|M.Sc Student||Eyal Hershkovitz|
|Subject||Cognitive Modeling Analysis of Decision Making Processes and|
Personality Traits in Dangerous Drivers
|Department||Department of Industrial Engineering and Management||Supervisor||Full Professor Yechiam Eldad|
|Full Thesis text|
The last several years have been marked by a growing concern regarding the harsh consequences of driving accidents as well as an increased interest in traffic safety (Harré, 2000; West et al., 1993). At-risk driving behavior has been found to be a central component in the predicament of road traffic injuries. Ample scholarly attention has been devoted to understanding risky behavior in general and particularly the behavior of risky drivers. However, while some attribute at-risk driving to an innate cognitive style, others argue that certain individuals simply possess a personality makeup that renders them more prone to risky behavior.
In a laboratory setting, the present study compared both the decision making style and the personality attributes of traffic offenders and non-offenders. Forty-nine traffic offender (31 of which moderate offenders and 18 severe offenders) who attended the Israeli Ministry of Transportation Penalty course were recruited on site and compared with a control group of 35 non-offenders.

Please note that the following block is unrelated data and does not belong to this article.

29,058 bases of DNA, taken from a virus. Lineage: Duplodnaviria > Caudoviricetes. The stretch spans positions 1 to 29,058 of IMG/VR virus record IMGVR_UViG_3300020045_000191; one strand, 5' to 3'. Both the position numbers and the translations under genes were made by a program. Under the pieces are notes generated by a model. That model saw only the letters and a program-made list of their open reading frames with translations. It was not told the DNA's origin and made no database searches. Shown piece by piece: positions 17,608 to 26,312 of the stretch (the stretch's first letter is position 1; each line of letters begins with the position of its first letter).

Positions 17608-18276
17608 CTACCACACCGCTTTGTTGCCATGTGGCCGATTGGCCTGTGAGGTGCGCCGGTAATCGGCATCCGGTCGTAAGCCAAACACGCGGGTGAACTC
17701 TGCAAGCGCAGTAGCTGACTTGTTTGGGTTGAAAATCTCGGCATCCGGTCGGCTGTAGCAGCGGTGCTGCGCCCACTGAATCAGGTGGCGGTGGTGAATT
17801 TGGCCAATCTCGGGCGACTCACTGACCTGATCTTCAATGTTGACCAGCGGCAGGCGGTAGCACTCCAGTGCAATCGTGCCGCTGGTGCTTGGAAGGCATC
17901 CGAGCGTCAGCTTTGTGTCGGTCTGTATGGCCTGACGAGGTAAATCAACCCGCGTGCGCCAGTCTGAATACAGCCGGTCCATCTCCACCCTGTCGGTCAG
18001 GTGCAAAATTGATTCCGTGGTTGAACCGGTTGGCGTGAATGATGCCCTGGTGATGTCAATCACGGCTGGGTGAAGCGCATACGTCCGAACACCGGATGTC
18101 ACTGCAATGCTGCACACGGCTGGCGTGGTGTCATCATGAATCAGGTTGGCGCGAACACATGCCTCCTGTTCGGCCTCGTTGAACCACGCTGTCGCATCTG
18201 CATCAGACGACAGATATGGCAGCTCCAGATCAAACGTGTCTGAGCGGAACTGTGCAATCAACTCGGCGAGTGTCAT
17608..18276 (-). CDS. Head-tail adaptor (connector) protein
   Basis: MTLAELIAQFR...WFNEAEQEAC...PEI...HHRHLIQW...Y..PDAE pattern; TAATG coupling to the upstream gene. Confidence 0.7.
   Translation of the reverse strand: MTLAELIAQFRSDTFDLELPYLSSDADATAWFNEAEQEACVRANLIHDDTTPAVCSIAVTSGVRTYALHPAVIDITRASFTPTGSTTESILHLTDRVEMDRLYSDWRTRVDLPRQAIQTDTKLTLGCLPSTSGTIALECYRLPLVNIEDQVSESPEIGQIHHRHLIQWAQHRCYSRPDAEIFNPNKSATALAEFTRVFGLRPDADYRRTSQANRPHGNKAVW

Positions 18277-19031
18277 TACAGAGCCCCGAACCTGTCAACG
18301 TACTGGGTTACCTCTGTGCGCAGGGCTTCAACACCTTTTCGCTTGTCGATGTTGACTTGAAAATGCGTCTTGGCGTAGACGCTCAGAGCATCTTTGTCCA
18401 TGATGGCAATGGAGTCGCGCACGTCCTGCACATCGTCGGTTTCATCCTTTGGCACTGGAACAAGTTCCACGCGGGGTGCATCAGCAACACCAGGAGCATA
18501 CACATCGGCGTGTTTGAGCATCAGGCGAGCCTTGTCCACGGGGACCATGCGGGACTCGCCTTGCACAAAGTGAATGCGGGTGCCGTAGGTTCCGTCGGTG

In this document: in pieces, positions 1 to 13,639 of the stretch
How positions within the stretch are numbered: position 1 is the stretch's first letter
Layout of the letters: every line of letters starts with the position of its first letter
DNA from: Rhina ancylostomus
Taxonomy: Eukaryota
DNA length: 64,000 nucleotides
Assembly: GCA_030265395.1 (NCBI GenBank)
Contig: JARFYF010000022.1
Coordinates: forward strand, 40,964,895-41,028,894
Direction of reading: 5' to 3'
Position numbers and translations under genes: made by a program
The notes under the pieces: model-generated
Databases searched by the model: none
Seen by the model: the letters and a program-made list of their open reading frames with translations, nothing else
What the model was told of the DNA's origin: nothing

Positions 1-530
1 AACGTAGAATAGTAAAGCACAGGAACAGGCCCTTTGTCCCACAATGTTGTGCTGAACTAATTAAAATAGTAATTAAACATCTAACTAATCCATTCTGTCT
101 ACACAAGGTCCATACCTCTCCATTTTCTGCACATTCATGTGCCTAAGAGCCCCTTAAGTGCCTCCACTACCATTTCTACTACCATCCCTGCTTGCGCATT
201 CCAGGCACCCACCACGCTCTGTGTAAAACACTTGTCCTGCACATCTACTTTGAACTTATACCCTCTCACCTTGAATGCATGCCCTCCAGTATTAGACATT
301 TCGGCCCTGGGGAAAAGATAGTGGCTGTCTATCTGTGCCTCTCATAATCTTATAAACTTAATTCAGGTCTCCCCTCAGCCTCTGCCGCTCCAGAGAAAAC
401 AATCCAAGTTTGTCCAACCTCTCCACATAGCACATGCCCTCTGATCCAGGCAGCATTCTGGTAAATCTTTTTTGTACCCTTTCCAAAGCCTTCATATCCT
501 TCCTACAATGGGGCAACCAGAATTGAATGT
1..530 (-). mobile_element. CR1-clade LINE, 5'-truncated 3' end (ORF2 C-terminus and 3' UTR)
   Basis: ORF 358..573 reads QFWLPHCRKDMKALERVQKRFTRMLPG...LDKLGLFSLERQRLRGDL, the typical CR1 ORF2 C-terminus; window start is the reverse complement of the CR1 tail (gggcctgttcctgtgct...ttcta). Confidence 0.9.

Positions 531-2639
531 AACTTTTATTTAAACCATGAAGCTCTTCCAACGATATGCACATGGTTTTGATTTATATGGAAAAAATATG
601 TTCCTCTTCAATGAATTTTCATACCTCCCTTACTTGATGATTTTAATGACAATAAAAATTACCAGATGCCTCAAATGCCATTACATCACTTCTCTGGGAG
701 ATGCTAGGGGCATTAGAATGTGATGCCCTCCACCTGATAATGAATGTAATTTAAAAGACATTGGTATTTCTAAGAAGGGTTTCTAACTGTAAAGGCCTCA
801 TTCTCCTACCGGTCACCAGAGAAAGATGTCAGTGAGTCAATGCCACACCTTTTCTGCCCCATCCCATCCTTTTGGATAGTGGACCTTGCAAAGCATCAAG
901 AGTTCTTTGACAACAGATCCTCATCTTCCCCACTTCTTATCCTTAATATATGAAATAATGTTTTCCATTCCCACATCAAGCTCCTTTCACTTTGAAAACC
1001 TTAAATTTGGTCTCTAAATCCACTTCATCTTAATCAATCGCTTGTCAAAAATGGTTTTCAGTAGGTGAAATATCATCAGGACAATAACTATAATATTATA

The results confirmed that both the decision making style and the personality approaches independently provide explanatory capabilities to at-risk driving behavior. Specifically, the results indicate that traffic offenders tended to make riskier choices while performing the Iowa Gambling Task (IGT), a popular decision task employed for assessing cognitive impulsivity. Moreover, analysis using a formal cognitive model, the Expectancy Valance (EV) model, suggests that differences among drivers might result from offenders’ high weighting of gains as compared to losses. The examination of personality, for which I utilized the Big Five personality questionnaire, showed that traffic offenders are more extroverted than their counterparts. It thus appears that while differences in personality traits play a roll in distinguishing at-risk drivers, performance in the IGT coupled with the EV model can also be useful for studying individual differences in driving behavior, and for identifying the sources of these differences.